If you thought that nothing stirs up unrest at family reunions better than talking about politics, sports, or religion, try face masks on for size.
Nothing seems to get theme park buffs on social media more worked up than debating on gated attractions requiring guests to wear a face covering during their visits as they gear up to reopen in the new normal. It's the policy that Walt Disney (DIS -0.54%) rolled out when it opened Shanghai Disneyland two weeks ago, and it's one that rival Comcast (CMCSA -2.10%) is instituting at Universal Orlando when that resort reopens on June 5. Disney's CEO recently said it's "likely" that Disney World and Disneyland will also require face coverings to help contain the spread of COVID-19.
Shanghai Disneyland and Universal Orlando aren't just requiring that all guests wear masks to enter and remain in their parks. They are both performing temperature checks on the way in, flagging anyone running with a fever. Social distancing measures including floor markings are being implemented to keep parties reasonably apart from others. The parks are also working with lower capacity ceilings to keep crowds in check.
Behind the mask
The argument for masks is clear. Face coverings aren't foolproof, but the right mask worn the right way can prevent most of the droplets that transmit respiratory infections from spreading beyond the infected wearer. There's a reason why some of the countries that have fared better in this crisis are those that have learned to embrace face covering practices when a highly contagious virus starts spreading.
However, there's also a reason why most of the smaller Florida leisure attractions opening ahead of Universal Orlando and Disney World aren't turning away mask-less patrons. Several Central Florida parks that opened this holiday weekend -- including Fun Spot, Gatorland, and Island H2O Live -- are recommending but not requiring masks. Legoland Florida will open four days before Universal Orlando, and it's providing complimentary masks for guests on the way in. It's just not making face coverings a requirement.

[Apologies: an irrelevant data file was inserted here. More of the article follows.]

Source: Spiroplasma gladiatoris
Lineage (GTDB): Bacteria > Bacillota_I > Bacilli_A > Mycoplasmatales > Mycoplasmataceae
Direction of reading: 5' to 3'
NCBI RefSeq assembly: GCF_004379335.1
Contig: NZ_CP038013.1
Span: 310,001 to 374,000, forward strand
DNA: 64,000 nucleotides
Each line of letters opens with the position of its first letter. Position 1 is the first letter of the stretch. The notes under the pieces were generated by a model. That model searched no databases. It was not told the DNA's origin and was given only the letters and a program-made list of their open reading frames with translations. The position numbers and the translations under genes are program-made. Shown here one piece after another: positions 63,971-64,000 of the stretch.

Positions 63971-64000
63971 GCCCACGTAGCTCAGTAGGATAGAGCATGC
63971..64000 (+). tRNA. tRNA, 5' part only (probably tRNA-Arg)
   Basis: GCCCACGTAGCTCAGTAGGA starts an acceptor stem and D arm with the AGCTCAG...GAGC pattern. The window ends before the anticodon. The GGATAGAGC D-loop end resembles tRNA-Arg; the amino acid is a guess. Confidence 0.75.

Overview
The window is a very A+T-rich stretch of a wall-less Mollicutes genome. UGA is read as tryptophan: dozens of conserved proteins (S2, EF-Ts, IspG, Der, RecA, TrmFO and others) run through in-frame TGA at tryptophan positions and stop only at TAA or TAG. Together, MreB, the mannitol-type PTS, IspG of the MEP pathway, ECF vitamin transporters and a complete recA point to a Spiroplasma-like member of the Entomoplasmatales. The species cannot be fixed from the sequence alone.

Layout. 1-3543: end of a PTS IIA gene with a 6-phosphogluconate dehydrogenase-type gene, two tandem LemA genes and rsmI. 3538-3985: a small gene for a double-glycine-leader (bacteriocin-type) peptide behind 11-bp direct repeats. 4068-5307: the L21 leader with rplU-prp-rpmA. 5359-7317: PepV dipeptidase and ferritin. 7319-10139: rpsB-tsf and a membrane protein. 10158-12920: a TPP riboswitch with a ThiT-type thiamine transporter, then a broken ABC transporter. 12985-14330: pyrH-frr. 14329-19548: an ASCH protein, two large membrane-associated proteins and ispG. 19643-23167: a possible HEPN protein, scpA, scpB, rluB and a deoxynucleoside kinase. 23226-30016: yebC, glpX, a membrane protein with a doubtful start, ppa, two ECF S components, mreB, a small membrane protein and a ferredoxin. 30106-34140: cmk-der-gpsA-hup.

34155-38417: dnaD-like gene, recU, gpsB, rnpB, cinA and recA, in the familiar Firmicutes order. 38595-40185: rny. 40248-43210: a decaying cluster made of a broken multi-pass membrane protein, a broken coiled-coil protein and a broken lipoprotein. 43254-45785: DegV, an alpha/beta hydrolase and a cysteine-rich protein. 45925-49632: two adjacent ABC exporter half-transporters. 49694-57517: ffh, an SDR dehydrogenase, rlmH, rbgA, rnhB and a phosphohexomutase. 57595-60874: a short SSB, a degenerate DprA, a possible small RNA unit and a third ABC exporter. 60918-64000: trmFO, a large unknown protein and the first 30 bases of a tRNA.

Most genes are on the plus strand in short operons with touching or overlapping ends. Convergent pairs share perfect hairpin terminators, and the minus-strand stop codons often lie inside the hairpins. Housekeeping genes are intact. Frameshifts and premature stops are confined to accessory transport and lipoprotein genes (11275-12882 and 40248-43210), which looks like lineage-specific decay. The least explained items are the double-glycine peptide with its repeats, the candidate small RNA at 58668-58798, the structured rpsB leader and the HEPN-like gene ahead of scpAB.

The smaller crowds that these non-Disney and non-Universal attractions draw is an important factor in their decision to reopen without requiring masks, as social distancing sometimes happens by default. Many, if not all, of the attractions at these gated attractions take place entirely outdoors while studios find that COVID-19 transmission tends to happen more aggressively indoors. It's also more challenging for smaller attractions to enforce in-park requirements.
The ultimate reason why smaller gated attractions are unlocking their turnstiles without requiring face coverings is that masks are a hard sell from a financial perspective. These parks cash in when guests are buying snacks and slurping high-margin sodas, and that's going to be a challenge for Disney and Comcast later this year.
Guests at the Disney World and Universal Orlando dining and shopping complexes that opened earlier this month are only allowed to remove their masks when they are seated to eat or drink. They will likely be taking a financial hit in the process, and that's before considering the tight capacity restrictions, increased sanitation costs, and folks out there that have no interest in experiencing a theme park until it's safe to not wear masks. The bubbling recession will also eat into these theme park models with high fixed costs that need business to scale to succeed.
None of these financial ramifications may be in play the next time you find yourself in a heated discussion on a social media hotbed for theme park fans. Those who favor mask requirements will argue that it's the ultimate show of disrespect to not wear a face covering in public. Those who are against the face covering rules will argue that the masks are uncomfortable and will be unbearable in the heat and humidity of Florida this summer.
You don't need to pick a side to know that no one is changing the other person's mind in this debate. National theme parks and regional amusement parks will continue to suffer financially until we're well past this phase in the pandemic crisis.